I’m Sorry, Forgive Me

Usually when we speak of forgiveness, it’s about forgiving someone else for a wrong they have done to us. It makes us feel good about ourselves, that we are “bigger” than whatever they did, or at least more at peace internally. We say “I know you did that outrageous thing to me, and I’m still reeling from it, but I want to stop repeating and repeating it in my head, I want to move ahead with my life, so I am willing to forgive you.” But what does it mean to ask forgiveness of someone for a wrong you have done to them?

Are you looking to be forgiven so you can put an end to your own pain and regrets, or because you want the other person to feel better about you since you were willing to apologize and ask for forgiveness? Or does it mean that you sincerely repent for whatever thoughts, words, or actions you directed at that person and you are making every effort to clean up your karma?

When you are the one who has been wronged, forgiveness means you have decided to let go of your resentment and anger and bitterness over past deeds and you are letting go, however reluctantly, of fantasies that revolve around revenge. You know the ever popular “I’ll lose 20 pounds and show up at the event wearing a sexy black dress and he’ll be sorry we’re not together anymore!”

But what about when the shoe is on the other foot? When you are the one who made the mistake, did the horrific deed, had the dark thoughts? What if you slept with your best friend’s husband? Do you think you should be forgiven for that betrayal? “Oops, I must have been out of my mind” doesn’t quite cover it. What if, in a past life, you really cursed someone because you wanted their power, wanted their things, wanted what they had and you didn’t? What kind of karmic retribution might you be calling forth?

Unfortunately, your negative thoughts, words, and deeds follow you life after life until you have “paid” your debt—balanced out the scales in some way. By being a “good” person, you learn to examine your actions and your beliefs; by offering up your errors in a sacred way to the Great Mother and asking for her mercy, you improve your karma. There has to be some process of transformation. The energy you waste trying to assure yourself that whatever you did just wasn’t so bad can instead be used to create positive change.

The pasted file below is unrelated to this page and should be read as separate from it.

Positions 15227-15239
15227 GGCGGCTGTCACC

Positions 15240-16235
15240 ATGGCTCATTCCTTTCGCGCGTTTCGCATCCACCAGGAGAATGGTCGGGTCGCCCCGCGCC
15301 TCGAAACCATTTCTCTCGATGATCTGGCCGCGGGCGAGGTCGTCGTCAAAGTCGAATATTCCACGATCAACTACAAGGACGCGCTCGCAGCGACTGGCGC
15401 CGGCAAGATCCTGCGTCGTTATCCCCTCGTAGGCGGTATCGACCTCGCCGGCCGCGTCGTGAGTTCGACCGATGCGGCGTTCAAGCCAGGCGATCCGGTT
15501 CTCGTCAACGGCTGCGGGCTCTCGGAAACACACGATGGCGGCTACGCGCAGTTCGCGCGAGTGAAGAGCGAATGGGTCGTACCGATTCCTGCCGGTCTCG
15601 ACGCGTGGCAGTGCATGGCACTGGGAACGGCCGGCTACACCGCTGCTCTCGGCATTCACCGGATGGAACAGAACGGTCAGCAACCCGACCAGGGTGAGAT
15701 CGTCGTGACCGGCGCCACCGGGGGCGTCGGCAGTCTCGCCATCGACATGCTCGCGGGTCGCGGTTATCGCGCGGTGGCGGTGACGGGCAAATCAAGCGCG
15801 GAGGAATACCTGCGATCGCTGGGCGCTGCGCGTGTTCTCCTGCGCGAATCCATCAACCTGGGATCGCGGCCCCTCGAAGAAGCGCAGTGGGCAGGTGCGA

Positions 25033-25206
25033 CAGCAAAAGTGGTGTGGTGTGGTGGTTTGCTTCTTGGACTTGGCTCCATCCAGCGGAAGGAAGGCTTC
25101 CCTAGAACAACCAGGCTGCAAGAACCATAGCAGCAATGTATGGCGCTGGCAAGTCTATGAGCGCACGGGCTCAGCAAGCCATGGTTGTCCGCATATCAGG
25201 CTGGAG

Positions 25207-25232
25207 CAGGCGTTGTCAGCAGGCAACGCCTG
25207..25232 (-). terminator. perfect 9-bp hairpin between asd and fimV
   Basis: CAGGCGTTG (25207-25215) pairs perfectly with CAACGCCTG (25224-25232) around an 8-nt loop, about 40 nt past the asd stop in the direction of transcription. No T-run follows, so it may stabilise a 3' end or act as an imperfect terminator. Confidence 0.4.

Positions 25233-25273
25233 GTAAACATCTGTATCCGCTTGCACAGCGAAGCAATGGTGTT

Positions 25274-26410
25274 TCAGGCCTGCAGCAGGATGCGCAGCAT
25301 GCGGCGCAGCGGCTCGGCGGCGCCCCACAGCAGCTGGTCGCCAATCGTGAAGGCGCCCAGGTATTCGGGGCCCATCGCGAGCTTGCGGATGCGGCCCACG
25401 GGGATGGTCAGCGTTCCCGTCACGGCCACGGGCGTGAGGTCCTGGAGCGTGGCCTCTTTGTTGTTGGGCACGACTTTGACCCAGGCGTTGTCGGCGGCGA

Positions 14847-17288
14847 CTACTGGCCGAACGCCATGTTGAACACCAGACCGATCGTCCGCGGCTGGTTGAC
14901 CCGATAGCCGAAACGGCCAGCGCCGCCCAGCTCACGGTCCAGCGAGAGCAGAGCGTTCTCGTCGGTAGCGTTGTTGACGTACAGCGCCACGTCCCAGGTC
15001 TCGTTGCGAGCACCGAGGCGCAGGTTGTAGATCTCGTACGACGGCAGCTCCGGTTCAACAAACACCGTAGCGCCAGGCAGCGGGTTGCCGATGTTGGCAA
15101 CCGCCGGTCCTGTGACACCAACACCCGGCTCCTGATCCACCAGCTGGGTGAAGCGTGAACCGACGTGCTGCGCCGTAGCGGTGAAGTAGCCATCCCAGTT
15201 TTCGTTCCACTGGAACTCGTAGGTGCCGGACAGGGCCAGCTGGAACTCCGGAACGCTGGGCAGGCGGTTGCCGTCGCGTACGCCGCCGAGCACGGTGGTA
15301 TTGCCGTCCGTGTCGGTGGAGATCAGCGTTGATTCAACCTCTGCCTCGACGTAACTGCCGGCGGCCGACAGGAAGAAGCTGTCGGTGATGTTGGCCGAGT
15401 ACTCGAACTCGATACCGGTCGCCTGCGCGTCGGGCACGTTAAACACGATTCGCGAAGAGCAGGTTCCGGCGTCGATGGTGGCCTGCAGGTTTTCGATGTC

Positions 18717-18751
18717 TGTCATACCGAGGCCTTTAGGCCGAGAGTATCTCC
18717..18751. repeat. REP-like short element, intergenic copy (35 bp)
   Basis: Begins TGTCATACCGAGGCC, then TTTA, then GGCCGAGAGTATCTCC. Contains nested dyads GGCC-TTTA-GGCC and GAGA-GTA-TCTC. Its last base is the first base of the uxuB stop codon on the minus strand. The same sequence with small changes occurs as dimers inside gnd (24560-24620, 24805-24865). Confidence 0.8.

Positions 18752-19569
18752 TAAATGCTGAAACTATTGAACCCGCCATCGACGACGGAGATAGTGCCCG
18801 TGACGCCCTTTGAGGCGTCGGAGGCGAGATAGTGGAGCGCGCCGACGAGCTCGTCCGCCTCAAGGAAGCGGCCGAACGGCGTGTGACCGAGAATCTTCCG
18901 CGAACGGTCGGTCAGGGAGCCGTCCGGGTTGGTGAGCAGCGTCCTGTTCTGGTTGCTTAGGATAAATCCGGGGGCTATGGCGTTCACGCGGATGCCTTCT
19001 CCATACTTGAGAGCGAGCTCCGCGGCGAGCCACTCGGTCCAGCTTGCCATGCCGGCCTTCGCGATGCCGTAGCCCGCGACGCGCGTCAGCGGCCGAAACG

As you know from energy medicine when you hold onto dark emotions, when you bury them deep in your subconscious and deep inside your body, things can go wrong in your life. Relationships falter and fail, money issues pile up, your health can take a nosedive. So it really does matter that you do something to acknowledge, at least to yourself, what you have done, so you can erase the negative tape loops in your head.When you acknowledge what you have done to someone else, even inside yourself, you can use a shamanic technique to cut the cords to that person and free up your energy.

Forgiveness can be a bit tricky. It doesn’t imply forgetting what you did. You don’t even have to formally ask forgiveness of the other person, make peace, and both go happily along your respective ways. It’s more a matter of persistent internal work, done with focused intent. You have to look at yourself really honestly, step back from the image you usually display to the world, and acknowledge the darkness within you. You can go back to childhood and see how your patterns of thought and behavior emerged. You can go deep in meditation and ask your spiritual guides and angels for help. You can ask for help from counselors, therapists, or learn about energy healing so you can start to get your energy flowing in a positive direction.

Mark Twain once said, “Forgiveness is the fragrance that the violet sheds on the heel that has crushed it.” Know that beauty can emerge from pain, and redemption can arise from the ashes of your transgressions.

Deborah King